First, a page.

Switch to LED’s or CFL’s
You can get LED’s bright enough to replace halogen spotlights, as well as regular low energy bulbs (compact fluorescent lamps or CFL’s). According to the Energy Saving Trust, the average household can replace all their remaining old fashioned bulbs with low energy bulbs for a cost of about £100 and save about £35 a year on bills.
Turn off lights
This may seem obvious, but the Energy Savings Trust tells us we can save around £15 a year on our energy bills by switching off lights when not in use. If you switch a light off for just a few seconds, you will save more energy than it takes for the light to start up again, regardless of the type of light.
There are a number of myths about low energy bulbs which originated with the earliest bulbs on the market:
- A good quality eco-bulb labelled ‘Warm White’ will give you a pleasant warm yellow light. You don’t have to put up with a ‘cold’ tinge anymore;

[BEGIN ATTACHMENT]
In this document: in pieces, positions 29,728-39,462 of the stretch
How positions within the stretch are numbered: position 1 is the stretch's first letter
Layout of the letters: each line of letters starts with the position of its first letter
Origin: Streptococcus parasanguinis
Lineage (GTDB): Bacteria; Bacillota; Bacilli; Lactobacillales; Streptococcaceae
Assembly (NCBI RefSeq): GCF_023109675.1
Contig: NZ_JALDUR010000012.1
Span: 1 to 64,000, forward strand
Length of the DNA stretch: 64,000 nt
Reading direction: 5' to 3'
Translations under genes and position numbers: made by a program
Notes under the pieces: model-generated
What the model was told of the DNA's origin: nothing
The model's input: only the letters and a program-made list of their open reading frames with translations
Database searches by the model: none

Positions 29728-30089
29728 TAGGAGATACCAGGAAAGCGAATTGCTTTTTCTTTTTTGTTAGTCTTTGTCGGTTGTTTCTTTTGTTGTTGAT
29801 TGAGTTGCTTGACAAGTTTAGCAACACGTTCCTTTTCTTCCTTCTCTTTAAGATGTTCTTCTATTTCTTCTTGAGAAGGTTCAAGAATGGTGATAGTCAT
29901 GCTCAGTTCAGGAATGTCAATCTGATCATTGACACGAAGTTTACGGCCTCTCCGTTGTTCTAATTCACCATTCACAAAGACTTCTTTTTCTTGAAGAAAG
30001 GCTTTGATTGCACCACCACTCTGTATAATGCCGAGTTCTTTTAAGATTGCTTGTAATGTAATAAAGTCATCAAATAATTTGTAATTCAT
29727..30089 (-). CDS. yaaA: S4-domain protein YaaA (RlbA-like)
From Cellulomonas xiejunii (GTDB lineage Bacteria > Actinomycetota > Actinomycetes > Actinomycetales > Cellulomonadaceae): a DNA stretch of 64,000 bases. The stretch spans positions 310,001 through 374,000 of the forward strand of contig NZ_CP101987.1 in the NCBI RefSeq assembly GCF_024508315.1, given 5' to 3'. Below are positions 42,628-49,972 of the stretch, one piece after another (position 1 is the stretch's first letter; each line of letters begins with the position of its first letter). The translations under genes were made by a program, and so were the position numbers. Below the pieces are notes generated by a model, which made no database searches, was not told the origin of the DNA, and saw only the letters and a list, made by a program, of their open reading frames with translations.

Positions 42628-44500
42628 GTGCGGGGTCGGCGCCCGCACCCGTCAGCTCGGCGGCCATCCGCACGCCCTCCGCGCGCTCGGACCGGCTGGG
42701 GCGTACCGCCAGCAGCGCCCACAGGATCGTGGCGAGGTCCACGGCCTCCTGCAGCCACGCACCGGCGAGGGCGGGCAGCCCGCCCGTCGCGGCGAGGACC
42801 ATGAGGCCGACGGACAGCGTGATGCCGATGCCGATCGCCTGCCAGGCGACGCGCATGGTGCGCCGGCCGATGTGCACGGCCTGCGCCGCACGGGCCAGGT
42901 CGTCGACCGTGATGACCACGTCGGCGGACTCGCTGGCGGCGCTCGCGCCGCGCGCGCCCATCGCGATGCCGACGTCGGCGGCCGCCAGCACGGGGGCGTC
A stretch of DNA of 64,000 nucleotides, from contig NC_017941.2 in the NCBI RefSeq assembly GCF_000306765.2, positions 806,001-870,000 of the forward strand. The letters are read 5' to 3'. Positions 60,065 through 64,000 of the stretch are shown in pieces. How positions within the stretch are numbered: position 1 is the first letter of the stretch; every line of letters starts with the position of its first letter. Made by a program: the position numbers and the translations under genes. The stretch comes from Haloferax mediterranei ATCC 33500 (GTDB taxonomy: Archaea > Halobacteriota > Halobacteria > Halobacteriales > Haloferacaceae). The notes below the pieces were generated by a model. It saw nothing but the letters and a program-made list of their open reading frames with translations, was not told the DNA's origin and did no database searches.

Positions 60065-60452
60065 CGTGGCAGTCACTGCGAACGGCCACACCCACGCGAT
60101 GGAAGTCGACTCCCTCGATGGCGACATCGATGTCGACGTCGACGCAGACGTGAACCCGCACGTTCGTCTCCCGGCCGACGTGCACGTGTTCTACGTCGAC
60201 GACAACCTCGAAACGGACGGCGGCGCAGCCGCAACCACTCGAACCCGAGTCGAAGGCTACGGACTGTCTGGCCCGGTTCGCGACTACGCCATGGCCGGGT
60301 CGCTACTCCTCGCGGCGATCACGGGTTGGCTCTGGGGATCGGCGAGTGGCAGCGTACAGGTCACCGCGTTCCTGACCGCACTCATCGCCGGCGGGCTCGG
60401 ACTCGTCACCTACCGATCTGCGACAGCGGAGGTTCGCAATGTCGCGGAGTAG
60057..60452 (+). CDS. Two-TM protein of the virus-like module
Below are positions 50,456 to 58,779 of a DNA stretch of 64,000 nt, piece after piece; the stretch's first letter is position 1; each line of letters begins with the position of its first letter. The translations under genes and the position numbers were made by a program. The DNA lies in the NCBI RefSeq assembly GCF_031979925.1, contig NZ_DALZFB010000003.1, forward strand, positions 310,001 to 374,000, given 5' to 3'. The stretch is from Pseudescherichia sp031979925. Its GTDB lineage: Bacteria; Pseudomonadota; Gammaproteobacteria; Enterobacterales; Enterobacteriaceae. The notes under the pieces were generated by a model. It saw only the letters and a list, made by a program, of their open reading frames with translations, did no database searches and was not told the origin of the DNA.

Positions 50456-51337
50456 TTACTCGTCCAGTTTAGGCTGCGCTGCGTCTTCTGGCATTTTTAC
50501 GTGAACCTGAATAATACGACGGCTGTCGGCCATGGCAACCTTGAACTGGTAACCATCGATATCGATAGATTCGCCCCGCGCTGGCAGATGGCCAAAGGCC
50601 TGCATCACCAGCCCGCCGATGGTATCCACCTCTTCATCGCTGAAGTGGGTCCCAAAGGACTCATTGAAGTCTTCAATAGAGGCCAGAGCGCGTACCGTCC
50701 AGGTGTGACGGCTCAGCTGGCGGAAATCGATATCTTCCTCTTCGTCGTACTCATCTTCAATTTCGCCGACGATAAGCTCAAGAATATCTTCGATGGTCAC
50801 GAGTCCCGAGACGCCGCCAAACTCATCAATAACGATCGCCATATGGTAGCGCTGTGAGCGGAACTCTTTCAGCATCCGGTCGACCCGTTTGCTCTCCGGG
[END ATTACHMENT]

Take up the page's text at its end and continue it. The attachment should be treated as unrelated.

- CFLs do contain mercury, but so do tins of tuna – the fish having absorbed sea water pollution caused by coal-fired power stations. According to research, if on breaking a bulb you immediately air out the space for 15 minutes and clear up carefully with a brush – never a vacuum, your mercury exposure will be the same as if you ate a single flake of tuna! Even if you were trapped in a confined space with the broken bulb, you’d only be exposed to the same amount of mercury as you’ll find in an average tin of tuna.
- You can use certain low energy bulbs with dimmer switches. These are more expensive and less efficient than standard low energy bulbs.
- Eco-bulbs can be re-cycled. Your local recycling centre will accept all eco-bulbs for recycling.
Want to find out more?
Some useful information on the EU ban on incandescent and halogen light bulbs may be found in this article, written by a local supplier.